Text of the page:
It also needs to be pointed out that judicial review has now been placed on the high pedestal of being a “basic feature” of the Constitution.[33] This means that a statutory provision excluding judicial review may even be declared ultra vires.


In Delhi Development Authority v. M/s UEE Electricals Engg. Pvt. Ltd.[34], the Supreme Court made the following observations:

  1. “One can conveniently classify under three heads the grounds on which administrative action is subject to control by judicial review. The first ground is “illegality”, the second “irrationality”, and the third “procedural impropriety”. Courts are slow to interfere in matters relating to administrative functions unless decision is tainted by any vulnerability such as, lack of fairness in the procedure, illegality and irrationality. Whether action falls in any of the categories has to be established. Mere assertion in this regard would not be sufficient. The law is settled that in considering challenge to administrative decisions courts will not interfere as if they are sitting in appeal over the decision. He who seeks to invalidate or nullify any act or order must establish the charge of bad faith, an abuse or a misuse by the authority of its powers. It cannot be overlooked that burden of establishing mala fides is very heavy on the person who alleges it. The allegations of mala fides are often more easily made than proved, and the very seriousness of such allegations demands proof of a high order of credibility”.

  2. The doctrine of ‘legitimate expectations’ which has traditionally been used in litigation between private parties has also been recognized in the public law setting. In the U.K., this concept made its appearance in Schmidt v. Secy. of State,[35] where it was held that an alien who had been granted permission to enter the U.K. for a limited period had a legitimate expectation for being allowed to stay for the permitted period. This doctrine is based on the premise that a person may have an expectation of being treated in certain way by an administrative authority even though he has no legally protected right to receive such treatment. In this respect, Wade has emphasized the importance of this doctrine in the following words:[36]

  3. “In many cases legal rights are affected, as where property is taken by compulsory purchase or someone is dismissed from a public office. But in other cases, the person affected may have no more than an interest, a liberty or an expectation … a ‘legitimate expectation’ which means reasonable expectation, can equally well be invoked in any of many situations where fairness and good administration justify the right to be heard.”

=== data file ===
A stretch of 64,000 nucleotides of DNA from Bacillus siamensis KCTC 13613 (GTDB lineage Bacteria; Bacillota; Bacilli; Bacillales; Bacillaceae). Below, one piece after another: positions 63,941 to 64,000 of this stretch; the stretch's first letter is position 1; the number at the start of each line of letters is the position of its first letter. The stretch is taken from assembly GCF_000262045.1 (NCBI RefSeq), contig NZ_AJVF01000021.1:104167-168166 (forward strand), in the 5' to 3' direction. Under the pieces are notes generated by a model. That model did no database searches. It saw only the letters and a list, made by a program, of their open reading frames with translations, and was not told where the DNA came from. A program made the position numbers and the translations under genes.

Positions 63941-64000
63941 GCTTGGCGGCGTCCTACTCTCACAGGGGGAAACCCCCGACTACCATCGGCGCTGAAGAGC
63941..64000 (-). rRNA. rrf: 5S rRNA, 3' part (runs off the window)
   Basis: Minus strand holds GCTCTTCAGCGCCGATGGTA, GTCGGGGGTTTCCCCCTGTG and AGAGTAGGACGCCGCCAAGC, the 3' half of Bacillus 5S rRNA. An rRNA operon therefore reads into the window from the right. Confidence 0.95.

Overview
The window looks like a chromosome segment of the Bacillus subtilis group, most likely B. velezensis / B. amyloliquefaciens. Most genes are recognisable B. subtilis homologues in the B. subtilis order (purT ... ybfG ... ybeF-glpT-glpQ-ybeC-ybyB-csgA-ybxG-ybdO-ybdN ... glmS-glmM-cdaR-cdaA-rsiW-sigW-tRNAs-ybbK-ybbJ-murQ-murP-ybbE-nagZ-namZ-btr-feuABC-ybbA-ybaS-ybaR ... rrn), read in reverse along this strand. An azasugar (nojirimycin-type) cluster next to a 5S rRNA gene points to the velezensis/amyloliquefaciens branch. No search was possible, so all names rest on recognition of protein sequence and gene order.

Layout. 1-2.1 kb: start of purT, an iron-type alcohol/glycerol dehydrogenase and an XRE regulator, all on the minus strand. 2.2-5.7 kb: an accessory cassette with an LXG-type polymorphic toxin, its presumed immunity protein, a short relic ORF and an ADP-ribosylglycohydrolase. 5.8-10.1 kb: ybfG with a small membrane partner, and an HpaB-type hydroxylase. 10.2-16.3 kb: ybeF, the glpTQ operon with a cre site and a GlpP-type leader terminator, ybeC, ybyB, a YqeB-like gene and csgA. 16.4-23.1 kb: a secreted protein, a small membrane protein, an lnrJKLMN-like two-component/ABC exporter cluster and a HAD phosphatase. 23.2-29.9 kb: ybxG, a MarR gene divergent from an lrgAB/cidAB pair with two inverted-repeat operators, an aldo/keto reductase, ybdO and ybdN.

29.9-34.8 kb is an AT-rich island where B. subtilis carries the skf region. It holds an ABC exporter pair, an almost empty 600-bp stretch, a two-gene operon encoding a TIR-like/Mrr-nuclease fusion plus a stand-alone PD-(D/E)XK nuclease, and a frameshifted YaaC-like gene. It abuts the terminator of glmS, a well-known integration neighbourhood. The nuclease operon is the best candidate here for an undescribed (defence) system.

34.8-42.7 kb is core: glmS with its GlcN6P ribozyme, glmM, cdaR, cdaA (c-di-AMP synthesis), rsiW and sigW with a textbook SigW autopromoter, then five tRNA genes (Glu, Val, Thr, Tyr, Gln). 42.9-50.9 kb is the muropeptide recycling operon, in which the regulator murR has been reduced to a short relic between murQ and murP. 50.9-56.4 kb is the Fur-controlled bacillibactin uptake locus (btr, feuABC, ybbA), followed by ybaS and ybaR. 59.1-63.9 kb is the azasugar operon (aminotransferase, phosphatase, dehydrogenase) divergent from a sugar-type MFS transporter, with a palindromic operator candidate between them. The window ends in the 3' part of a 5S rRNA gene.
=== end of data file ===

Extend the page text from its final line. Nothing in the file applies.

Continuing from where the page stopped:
4. However, it must be kept in mind that the legitimacy of a particular expectation and the related claim is a question of fact which can be decided in light of larger public policy related concerns. It is open to the government to frame and reframe its policies, which may result in denying certain individuals or a class of persons the benefits which they had been previously receiving.

  • Upto 1947 the law in England was that the courts could interfere only with judicial or quasi-judicial decisions and not with administrative decisions. This legal position changed after the famous decision of Lord Greene in Associated Provincial Picture Houses Ltd. v. Wednesbury Corp.,[37] which recognized that courts could indeed examine the process by which administrative decisions were arrived. The Wednesbury standard has often been misunderstood to mean that any administrative decision which is regarded by the Court as unreasonable can be struck down. However, the court’s primary concern should be with the fairness of the process by which an administrative decision is made and not necessarily with the substantive outcome of the same. A decision is unreasonable in the Wednesbury sense if:-

  • Firstly, it is based on wholly irrelevant material or on wholly irrelevant considerations,

  • Secondly, it has ignored relevant materials which should have been taken into consideration,

  • Lastly it is so irrelevant that no reasonable man could ever have arrived at the same.

This test made it clear that ordinarily an administrative action cannot be struck down merely because the judge disagrees with the final outcome of the administrative act. There must be a substantial degree of unreasonableness in the manner in which such an act took place. However, the application of the Wednesbury standard has been haphazard and there are competing views on its proper application.

The ‘doctrine of proportionality’ is another important basis for exercising judicial review. This entails that administrative measures must not be more drastic than what is necessary for attaining the desired result. The doctrine operates both in procedural and substantive matters. This principle contemplates scrutiny of whether the power that has been conferred on an executive agency is being exercised in proportion to the purpose for which it has been conferred. Thus, any administrative authority while exercising a discretionary power will have to necessarily establish that its decision is balanced and in proportion to the object of the power conferred.